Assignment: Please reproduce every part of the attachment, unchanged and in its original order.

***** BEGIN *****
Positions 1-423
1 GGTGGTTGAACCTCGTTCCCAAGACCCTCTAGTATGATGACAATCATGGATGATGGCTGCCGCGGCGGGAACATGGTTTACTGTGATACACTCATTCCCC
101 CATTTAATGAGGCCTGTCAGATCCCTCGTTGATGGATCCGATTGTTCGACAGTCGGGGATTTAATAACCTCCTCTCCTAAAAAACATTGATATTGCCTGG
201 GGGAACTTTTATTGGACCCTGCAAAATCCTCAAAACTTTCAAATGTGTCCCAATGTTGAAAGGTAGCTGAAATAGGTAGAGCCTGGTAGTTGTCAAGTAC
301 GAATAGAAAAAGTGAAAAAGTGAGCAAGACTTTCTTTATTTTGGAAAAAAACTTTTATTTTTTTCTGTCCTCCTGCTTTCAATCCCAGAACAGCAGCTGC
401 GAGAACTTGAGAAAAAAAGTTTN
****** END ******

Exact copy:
Positions 1-423
1 GGTGGTTGAACCTCGTTCCCAAGACCCTCTAGTATGATGACAATCATGGATGATGGCTGCCGCGGCGGGAACATGGTTTACTGTGATACACTCATTCCCC
101 CATTTAATGAGGCCTGTCAGATCCCTCGTTGATGGATCCGATTGTTCGACAGTCGGGGATTTAATAACCTCCTCTCCTAAAAAACATTGATATTGCCTGG
201 GGGAACTTTTATTGGACCCTGCAAAATCCTCAAAACTTTCAAATGTGTCCCAATGTTGAAAGGTAGCTGAAATAGGTAGAGCCTGGTAGTTGTCAAGTAC
301 GAATAGAAAAAGTGAAAAAGTGAGCAAGACTTTCTTTATTTTGGAAAAAAACTTTTATTTTTTTCTGTCCTCCTGCTTTCAATCCCAGAACAGCAGCTGC
401 GAGAACTTGAGAAAAAAAGTTTN